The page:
Honeymoon Flight | Summary and Analysis

Analysis of Honeymoon Flight by Seamus Heaney

Seamus Heaney’s Nobel Prize-awarded collection Death of a Naturalist (1966) is home to one of his imagery-rich poems “Honeymoon Flights” which plays on the parallelism drawn between an aircraft journey and the sanctified journey of a marriage that a newlywed couple is embarking on. If the poem is looked at independently, the gender of the speaker is ambiguous. However, viewing it as a part of the collection, the speaker is assumed to be a man.

The poem is divided into four quatrains with each line as decasyllabic and a rhyme scheme of abab not followed precisely. Emphasis on turbulence and crisis in the poem contextually speaks for the nationalist war Ireland witnessed during the 1960s when people believed in the power of their faith to overcome their trials.

Honeymoon Flight | Summary

Honeymoon Flight by Seamus Heaney opens with an aerial view of the earth as experienced by the passengers that blur the otherwise clear geographical boundaries as it flies higher and transforms their known land into a “patchwork” made of bits and pieces with no alignment. The different pieces symbolize different sets of values, personalities, and beliefs that two people bring into the institution of marriage. The long roads below appear to connect and dissect different villages and fields as the flight attempts to make a sharp turn in the air. These connecting roads suggest the new connection that the couple will be working on in their married life ahead.

The turn above the lake leaves all the passengers including the newlyweds in a state of unbalance and the sudden noise from the aircraft engine calls for unexpected anxiety and fear that the speaker of the poem senses in his spouse’s eyes. This becomes an instance of reassuring faith that a couple must have in times of crisis. As the flight is moving ahead, the speaker is marveled at the elements of the earth- fire (engine) and air that come together to facilitate the movement of the aircraft in order to prevent it from crashing down into the other element i.e. the water (sea). The reference to different elements of the earth signals the multiple adjustments and efforts that a couple has to make in every step of their life to fuel the vehicle of marriage.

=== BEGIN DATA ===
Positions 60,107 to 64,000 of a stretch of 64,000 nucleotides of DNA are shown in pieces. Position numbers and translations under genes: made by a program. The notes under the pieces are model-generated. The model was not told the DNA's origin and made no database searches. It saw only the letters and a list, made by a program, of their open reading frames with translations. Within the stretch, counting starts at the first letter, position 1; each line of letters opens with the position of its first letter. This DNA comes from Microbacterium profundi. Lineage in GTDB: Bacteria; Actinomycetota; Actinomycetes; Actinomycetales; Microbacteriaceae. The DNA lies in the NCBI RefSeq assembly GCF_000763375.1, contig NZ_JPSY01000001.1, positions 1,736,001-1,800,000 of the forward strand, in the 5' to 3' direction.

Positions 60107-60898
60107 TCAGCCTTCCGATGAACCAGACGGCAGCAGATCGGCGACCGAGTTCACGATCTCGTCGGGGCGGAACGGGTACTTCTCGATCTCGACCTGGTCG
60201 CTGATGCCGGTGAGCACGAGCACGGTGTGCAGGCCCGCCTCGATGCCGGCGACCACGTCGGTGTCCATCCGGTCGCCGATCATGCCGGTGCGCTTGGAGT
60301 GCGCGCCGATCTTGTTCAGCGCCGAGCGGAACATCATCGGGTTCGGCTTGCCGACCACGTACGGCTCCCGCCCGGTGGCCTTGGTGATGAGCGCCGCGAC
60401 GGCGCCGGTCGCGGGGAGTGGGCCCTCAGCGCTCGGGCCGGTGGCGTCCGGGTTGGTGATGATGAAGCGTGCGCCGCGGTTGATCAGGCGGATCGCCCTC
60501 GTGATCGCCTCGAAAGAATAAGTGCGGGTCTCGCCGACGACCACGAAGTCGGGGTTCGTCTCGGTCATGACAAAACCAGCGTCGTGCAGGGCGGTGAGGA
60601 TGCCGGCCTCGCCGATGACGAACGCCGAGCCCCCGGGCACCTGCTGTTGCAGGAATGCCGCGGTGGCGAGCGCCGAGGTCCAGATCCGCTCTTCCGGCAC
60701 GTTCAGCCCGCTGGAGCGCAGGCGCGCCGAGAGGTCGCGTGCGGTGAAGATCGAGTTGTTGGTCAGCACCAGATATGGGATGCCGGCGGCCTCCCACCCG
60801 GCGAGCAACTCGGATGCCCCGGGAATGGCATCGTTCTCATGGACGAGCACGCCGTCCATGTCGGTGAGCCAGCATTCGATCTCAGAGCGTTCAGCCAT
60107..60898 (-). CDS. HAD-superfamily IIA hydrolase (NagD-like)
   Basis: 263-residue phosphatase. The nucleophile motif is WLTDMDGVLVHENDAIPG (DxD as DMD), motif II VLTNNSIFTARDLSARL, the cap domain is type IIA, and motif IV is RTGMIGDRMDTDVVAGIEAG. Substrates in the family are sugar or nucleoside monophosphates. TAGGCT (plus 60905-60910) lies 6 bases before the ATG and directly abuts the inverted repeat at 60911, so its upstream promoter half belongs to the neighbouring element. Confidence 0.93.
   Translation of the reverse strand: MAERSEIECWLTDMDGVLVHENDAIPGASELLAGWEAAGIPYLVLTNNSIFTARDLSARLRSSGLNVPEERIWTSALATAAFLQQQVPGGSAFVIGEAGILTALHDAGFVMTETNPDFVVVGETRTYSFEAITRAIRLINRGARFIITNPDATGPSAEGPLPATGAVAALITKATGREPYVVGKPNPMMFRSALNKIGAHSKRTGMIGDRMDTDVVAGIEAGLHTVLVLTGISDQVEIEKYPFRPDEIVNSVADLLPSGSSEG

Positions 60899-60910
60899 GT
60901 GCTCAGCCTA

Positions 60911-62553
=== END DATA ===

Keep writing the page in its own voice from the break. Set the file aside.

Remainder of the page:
The poem culminates with the travelers, who are still adjusting to the apprehensive atmosphere in the flight, receiving a warning from the pilot regarding the impending turbulence. The pilot’s composed demeanor amidst the low air pressure zone leaves the travelers overwhelmed with no resort except to believe in him and their fate as the flight ventures to go down. With the coming down of the airplane, the speaker also realizes the possibility of his conjugal life hitting the rock in the future due to unprecedented circumstances and if he finds himself in this anticipated situation, he must not lose faith in his marriage.


Honeymoon Flight | Analysis, Stanza I

Below, the patchwork earth, dark hems of hedge

The long grey tapes of road that bind and loose

Villages and fields in casual marriage:

We bank above the small lough and farmhouse

The honeymoon is popularly believed to be a period that marks the beginning of one’s married life when a couple intends to know each other better. The poem narrates the journey of a newlywed couple embarking on their married life which is paralleled to the flight’s journey to their honeymoon destination. It starts with an aerial view of the landscape below described by the speaker as a “patchwork”. By employing the cloth metaphor for earth, the poem directs us to the fact that while geographically earth is divided into uneven terrains which are not perceptible when one is standing on the land, the view up top renders an image that presents different pieces of land weaved together to stitch a whole fabric. This also leads us to the political domain of questioning the inequitable distribution of land by the concerned authorities and its lack of alignment.